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California DUI, Traffic Stop, and Your Rights

Traffic Stop and Arrest

For many of us, the only interaction we will have with law enforcement is during a routine traffic stop. When you are engaged with the police during a traffic stop it is important to know your Fourth Amendment Right which prevents the unlawful search and seizure of your property or person. If an officer has a valid reason to stop you for a traffic violation, there are circumstances where the officer may search your vehicle or yourself. A traffic stop is considered valid even if the officer was mistaken about a fact as long as he acted in good faith, or you believe that his reason for pulling you over was based on personal bias.

When you are pulled over, you are required to provide the officer with your valid driver’s license, and proof of insurance. When handing the officer your credentials, you may ask why you were pulled over.

Once a traffic stop has begun, the officer still needs probable cause to search you or your vehicle. The officer stopping you for a traffic violation, in of itself, is not probable cause. There are exceptions to this rule, however:

Traffic Stop Exceptions

  • Plain View: If, during a routine traffic stop, an officer sees contraband or evidence of a crime, he has probable cause. An officer may use his flashlight to look through the windows of your vehicle and observe the cabin. Contraband may include a weapon, narcotics, or an open alcohol container.
  • Search Incident to Arrest: If the officer suspects that the driver of the vehicle has committed a crime such as driving under the influence of alcohol or drugs, at the time of arrest he may search the vehicle, including the glove compartment and trunk.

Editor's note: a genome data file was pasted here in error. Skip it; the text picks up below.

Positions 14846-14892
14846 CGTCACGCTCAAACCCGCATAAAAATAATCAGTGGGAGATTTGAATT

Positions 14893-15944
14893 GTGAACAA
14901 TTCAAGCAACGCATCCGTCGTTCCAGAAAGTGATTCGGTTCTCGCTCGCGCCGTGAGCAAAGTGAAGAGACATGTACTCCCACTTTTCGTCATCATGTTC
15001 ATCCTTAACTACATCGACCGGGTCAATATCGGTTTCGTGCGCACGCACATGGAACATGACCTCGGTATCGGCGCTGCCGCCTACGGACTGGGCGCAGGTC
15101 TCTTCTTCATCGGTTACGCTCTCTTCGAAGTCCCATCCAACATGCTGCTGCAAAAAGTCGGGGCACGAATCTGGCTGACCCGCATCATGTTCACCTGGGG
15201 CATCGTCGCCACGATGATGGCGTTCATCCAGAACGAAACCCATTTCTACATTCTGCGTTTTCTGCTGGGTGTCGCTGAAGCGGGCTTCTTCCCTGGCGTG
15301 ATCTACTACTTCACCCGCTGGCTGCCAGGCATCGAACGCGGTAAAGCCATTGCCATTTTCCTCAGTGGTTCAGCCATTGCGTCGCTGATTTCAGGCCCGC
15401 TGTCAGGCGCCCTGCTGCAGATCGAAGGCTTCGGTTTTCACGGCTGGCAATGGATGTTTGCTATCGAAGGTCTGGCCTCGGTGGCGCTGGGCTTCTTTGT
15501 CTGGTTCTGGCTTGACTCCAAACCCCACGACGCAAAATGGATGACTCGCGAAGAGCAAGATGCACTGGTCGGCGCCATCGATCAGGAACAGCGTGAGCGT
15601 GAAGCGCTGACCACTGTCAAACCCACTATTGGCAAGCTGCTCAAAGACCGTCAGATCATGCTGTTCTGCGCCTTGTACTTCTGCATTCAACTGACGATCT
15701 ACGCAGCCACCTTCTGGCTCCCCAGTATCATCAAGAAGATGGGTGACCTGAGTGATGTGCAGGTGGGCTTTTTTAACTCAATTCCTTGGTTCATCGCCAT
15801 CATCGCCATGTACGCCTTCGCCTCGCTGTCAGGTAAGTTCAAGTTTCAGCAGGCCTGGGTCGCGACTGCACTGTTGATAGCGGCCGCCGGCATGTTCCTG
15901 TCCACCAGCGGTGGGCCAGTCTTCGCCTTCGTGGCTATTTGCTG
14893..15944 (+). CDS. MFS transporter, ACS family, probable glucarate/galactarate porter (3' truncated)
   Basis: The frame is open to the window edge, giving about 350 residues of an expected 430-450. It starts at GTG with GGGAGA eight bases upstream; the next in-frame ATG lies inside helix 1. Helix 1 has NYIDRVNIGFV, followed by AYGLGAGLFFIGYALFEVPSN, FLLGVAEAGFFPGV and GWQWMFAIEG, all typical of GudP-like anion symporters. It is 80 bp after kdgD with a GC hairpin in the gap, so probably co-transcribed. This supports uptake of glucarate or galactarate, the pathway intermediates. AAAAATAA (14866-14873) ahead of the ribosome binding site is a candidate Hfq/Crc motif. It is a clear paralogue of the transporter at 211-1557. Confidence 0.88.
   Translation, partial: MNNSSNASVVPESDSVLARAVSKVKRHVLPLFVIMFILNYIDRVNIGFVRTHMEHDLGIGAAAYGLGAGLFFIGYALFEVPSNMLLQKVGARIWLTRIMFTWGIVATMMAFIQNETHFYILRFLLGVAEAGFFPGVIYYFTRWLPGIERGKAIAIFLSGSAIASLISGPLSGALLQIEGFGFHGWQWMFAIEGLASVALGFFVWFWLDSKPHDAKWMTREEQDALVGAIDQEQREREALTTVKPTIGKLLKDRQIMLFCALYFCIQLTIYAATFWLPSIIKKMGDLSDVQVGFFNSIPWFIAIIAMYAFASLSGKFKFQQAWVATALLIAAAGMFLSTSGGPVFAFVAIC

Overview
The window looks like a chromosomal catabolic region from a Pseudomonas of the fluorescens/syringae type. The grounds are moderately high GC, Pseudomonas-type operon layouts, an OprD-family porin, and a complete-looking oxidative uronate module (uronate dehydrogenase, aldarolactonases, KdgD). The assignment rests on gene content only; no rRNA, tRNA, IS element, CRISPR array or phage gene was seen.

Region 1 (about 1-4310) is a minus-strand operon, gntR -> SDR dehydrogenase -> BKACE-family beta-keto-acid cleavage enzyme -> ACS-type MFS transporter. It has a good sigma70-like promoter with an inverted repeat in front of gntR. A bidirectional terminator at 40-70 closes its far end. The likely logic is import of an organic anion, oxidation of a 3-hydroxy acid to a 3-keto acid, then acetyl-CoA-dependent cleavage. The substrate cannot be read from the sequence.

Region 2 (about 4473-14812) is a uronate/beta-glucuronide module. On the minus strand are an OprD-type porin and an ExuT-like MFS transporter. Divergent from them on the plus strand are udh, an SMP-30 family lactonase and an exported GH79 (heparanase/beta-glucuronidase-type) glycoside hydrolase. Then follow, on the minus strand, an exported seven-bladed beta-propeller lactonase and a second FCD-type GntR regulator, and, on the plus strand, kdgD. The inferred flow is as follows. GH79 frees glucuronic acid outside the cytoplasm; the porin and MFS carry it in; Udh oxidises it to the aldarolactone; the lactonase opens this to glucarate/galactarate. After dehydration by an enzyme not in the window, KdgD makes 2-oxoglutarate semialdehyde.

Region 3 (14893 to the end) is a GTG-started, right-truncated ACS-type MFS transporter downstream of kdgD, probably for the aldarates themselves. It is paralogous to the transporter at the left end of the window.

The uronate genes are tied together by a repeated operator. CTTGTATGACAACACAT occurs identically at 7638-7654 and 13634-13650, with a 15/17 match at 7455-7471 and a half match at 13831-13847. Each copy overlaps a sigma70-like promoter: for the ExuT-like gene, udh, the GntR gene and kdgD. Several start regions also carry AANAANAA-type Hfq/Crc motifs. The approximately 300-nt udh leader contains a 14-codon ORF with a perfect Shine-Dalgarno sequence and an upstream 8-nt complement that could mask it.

• Dog Search: If during the time in which the officer is conducting a traffic stop, a dog trained to detect contraband alerts the officer, then a search of the vehicle is valid. You may not be detained, however, for a dog to be brought to the vehicle after the conclusion of the traffic stop.
  • Consent: If an officer asks for your consent to search your vehicle, you have the right to decline the search. An officer may not coerce or threaten you into giving consent. Once you give consent for your vehicle to be searched, regardless of what is found, the court will consider it a valid search.

Contact an Attorney

Traffic stops are common in California, and may be the result of actions you do not realize are violations. If, however, you are in Sonoma County, Mendocino County or Lake County California and you have found yourself with a DUI because of an invalid traffic stop, or face criminal charges because of an illegal search, contact one of our experienced DUI attorneys, who will fight to protect your rights.


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